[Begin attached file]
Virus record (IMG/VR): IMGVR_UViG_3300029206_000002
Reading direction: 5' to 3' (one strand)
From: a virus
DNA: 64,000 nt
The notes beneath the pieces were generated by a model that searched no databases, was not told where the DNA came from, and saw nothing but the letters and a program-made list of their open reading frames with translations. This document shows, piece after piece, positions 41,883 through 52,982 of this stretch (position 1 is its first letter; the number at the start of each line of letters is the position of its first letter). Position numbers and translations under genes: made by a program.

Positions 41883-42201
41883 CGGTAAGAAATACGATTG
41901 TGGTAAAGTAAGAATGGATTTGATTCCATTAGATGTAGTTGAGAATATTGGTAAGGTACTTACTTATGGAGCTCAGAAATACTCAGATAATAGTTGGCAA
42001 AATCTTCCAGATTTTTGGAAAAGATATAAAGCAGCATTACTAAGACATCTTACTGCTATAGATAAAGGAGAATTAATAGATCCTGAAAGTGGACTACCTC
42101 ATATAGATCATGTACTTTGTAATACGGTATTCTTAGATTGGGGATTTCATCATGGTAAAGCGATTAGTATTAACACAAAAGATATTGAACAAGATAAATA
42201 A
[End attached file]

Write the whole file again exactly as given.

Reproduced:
Virus record (IMG/VR): IMGVR_UViG_3300029206_000002
Reading direction: 5' to 3' (one strand)
From: a virus
DNA: 64,000 nt
The notes beneath the pieces were generated by a model that searched no databases, was not told where the DNA came from, and saw nothing but the letters and a program-made list of their open reading frames with translations. This document shows, piece after piece, positions 41,883 through 52,982 of this stretch (position 1 is its first letter; the number at the start of each line of letters is the position of its first letter). Position numbers and translations under genes: made by a program.

Positions 41883-42201
41883 CGGTAAGAAATACGATTG
41901 TGGTAAAGTAAGAATGGATTTGATTCCATTAGATGTAGTTGAGAATATTGGTAAGGTACTTACTTATGGAGCTCAGAAATACTCAGATAATAGTTGGCAA
42001 AATCTTCCAGATTTTTGGAAAAGATATAAAGCAGCATTACTAAGACATCTTACTGCTATAGATAAAGGAGAATTAATAGATCCTGAAAGTGGACTACCTC
42101 ATATAGATCATGTACTTTGTAATACGGTATTCTTAGATTGGGGATTTCATCATGGTAAAGCGATTAGTATTAACACAAAAGATATTGAACAAGATAAATA
42201 A